- High Level of Customer Satisfaction: Their goal of selling high-quality products at reasonable prices has resulted in a devoted customer base. Their CRM strategy has led to increased levels of customer satisfaction, making them a valued company.
- Adoption of New Technologies: The pandemic led to a shift towards the digital world. The rise of mobile apps opened up new opportunities for Edeka as well. Many consumers are looking for contactless payment options.
As a result, Edeka created a solution for that as well in 2020. Customers can use Edeka’s new app “Scan & Go” payment function to scan things immediately on the shelves, confirm payment digitally, and then exit through an “Exit gate” without having to go through the checkout.
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- Exceptional Performance in New Markets: Edeka has developed competence in entering and succeeding in new markets. The expansion has assisted the organization in creating new revenue streams and diversifying economic cycle risk in the markets in which it operates.
- The Boom in Organic Products: Many consumers across the globe have become conscious about their eating habits and have shifted to organic products. For many years, the Edeka Group has prioritized organic products as part of a sustainable, responsible diet. The approximately 3,600 independent Edeka merchants provide a varied selection of organic products, including branded items, private label products, and fresh food from the region.
Weaknesses of Edeka
Weaknesses prevent an organization from performing at its maximum potential. They are areas that the company has to improve to remain competitive. Key areas where Edeka has to work on:
- Research and Development: Investment in R&D is lower than that of the industry’s fastest-rising players. Despite spending more on R&D than the industry average, Edeka has been unable to compete in terms of innovation with the industry’s leading firms. It appears to be a mature company eager to release goods based on market-tested features.
- Inability to Penetrate Successfully in Foreign Markets: Quite unlike global contemporaries like Target or Walmart, Edeka has restricted itself mostly just to Europe, the UK, and the USA. They have been lacking focus on Asia which has some of the most promising emerging markets like China and India.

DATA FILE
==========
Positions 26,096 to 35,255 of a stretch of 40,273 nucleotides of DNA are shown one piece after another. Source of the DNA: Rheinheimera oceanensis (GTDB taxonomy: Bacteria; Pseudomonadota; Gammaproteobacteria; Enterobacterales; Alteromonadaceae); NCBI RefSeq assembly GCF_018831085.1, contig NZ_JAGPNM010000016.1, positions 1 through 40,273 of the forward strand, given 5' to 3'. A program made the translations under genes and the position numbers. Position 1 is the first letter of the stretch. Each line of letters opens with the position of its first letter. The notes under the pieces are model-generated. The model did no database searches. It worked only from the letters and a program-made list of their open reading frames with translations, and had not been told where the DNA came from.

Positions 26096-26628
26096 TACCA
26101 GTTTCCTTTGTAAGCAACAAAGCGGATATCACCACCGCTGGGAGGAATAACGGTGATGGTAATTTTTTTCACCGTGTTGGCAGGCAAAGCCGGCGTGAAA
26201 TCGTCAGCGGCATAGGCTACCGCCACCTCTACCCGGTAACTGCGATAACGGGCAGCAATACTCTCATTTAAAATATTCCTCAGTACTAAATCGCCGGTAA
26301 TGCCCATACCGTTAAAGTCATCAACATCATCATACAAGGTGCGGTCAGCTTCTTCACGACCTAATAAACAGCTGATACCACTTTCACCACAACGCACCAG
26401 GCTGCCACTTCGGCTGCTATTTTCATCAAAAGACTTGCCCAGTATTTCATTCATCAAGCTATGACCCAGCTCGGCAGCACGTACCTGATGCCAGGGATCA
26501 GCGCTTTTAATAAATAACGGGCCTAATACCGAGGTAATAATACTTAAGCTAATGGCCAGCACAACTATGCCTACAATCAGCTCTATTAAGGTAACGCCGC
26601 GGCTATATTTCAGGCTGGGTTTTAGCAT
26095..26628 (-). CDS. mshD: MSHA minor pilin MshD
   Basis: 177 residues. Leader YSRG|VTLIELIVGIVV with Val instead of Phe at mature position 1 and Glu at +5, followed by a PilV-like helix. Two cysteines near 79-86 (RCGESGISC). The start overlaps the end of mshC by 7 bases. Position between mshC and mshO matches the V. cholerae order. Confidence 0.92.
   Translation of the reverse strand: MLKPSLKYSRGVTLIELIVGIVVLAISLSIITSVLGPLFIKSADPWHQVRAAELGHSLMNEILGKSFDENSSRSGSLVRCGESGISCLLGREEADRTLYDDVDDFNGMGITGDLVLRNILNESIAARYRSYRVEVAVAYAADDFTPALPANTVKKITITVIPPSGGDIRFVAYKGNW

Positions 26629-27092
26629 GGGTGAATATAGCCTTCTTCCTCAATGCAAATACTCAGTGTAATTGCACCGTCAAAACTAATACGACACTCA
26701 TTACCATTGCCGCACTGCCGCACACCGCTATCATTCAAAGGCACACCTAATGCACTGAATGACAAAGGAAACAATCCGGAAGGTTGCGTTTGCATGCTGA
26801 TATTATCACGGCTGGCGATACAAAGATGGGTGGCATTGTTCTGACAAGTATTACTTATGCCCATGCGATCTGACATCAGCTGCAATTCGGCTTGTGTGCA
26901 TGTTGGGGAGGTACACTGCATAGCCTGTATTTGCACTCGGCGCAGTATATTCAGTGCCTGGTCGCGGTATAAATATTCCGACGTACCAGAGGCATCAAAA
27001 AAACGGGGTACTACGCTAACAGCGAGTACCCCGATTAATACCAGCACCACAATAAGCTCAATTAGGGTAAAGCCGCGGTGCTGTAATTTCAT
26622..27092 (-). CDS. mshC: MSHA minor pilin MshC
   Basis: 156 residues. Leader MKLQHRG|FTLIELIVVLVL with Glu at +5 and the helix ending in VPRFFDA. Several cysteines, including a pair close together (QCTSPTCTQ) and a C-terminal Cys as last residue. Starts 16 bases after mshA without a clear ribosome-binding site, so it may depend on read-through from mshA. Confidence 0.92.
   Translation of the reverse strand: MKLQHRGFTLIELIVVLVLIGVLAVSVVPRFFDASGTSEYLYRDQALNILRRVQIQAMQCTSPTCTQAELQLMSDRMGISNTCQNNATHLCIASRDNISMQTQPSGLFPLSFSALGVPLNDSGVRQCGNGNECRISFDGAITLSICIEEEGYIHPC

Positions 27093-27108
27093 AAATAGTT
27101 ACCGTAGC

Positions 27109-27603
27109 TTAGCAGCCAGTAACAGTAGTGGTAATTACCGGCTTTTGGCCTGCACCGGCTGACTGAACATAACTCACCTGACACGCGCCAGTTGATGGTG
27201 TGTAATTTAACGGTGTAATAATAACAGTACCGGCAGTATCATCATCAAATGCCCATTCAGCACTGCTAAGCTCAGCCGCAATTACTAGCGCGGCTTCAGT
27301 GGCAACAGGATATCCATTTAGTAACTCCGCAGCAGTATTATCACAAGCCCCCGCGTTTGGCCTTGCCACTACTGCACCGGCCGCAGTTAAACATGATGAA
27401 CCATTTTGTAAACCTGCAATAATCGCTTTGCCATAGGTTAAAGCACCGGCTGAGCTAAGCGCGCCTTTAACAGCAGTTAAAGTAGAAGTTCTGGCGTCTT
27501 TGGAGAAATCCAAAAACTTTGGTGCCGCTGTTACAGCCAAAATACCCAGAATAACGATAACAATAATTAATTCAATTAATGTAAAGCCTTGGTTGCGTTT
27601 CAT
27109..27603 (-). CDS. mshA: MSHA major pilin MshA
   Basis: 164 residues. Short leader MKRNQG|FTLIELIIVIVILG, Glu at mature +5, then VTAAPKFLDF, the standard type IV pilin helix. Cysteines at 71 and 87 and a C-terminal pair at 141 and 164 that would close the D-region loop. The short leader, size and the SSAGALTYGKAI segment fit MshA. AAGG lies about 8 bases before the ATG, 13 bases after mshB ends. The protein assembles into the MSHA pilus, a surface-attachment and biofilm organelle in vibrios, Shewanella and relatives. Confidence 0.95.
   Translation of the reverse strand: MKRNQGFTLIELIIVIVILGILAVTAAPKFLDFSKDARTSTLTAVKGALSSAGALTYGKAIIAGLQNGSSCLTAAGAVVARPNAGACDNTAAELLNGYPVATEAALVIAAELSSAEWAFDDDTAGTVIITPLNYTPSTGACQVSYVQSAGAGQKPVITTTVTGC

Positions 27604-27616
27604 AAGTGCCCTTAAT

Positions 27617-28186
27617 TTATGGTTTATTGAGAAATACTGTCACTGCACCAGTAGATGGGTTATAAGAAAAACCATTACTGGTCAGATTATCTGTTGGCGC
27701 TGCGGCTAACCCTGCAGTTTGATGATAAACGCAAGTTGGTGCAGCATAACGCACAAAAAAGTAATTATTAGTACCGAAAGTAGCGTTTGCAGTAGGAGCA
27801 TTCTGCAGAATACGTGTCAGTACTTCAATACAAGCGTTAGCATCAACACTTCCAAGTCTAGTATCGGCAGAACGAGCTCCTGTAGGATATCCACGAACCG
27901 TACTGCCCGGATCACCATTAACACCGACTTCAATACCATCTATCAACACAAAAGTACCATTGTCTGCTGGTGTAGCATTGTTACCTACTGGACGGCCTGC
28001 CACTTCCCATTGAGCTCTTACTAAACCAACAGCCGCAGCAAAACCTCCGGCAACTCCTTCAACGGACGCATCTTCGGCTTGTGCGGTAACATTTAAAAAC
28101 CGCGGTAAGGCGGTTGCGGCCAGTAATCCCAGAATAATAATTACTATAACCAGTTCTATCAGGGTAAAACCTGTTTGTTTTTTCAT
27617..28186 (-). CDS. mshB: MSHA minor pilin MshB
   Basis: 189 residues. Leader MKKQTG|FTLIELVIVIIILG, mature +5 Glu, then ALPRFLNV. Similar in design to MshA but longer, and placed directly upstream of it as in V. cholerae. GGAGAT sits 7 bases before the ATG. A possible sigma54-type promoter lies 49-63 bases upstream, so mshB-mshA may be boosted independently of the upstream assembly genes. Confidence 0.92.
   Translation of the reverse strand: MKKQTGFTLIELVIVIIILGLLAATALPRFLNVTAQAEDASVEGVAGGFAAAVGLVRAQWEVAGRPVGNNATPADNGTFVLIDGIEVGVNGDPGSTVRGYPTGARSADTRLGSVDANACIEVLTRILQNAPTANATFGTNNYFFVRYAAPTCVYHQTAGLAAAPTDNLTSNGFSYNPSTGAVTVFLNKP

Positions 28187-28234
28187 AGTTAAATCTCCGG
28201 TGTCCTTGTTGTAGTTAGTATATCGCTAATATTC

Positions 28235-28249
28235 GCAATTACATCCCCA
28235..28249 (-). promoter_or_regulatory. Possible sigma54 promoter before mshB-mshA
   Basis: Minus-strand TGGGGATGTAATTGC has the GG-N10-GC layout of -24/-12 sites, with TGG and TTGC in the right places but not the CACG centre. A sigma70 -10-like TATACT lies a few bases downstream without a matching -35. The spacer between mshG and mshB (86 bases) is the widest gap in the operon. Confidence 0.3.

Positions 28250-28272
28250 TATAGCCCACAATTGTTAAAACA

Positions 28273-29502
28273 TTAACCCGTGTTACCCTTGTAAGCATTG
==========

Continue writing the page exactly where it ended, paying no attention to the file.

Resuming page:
- Low Current Ratio: The company’s current ratio, which measures its capacity to satisfy short-term financial obligations, is lower than the industry average. This could imply that the corporation will face liquidity issues in the future.
- Product Uncertainty: A few products have a large market share, while the majority of products have a small market share. Edeka’s reliance on a few items exposes it to external dangers if these few products fail for any reason.
- Limited Investment in Technology: Given the scope of the company’s expansion and the various geographies into which it intends to expand, Edeka must invest more in technology to unify operations across the board. Currently, technology investment is not keeping pace with the company’s objectives.
Opportunities for Edeka
Opportunities are external factors that can provide an organization with a competitive edge. Opportunities for Edeka are
- Customer Acquisition Through Online Channels: Edeka has invested huge amounts of money into the digital platform in the last few years. Through this investment, they can tap into new areas to acquire customers and fulfil consumer needs using data analytics.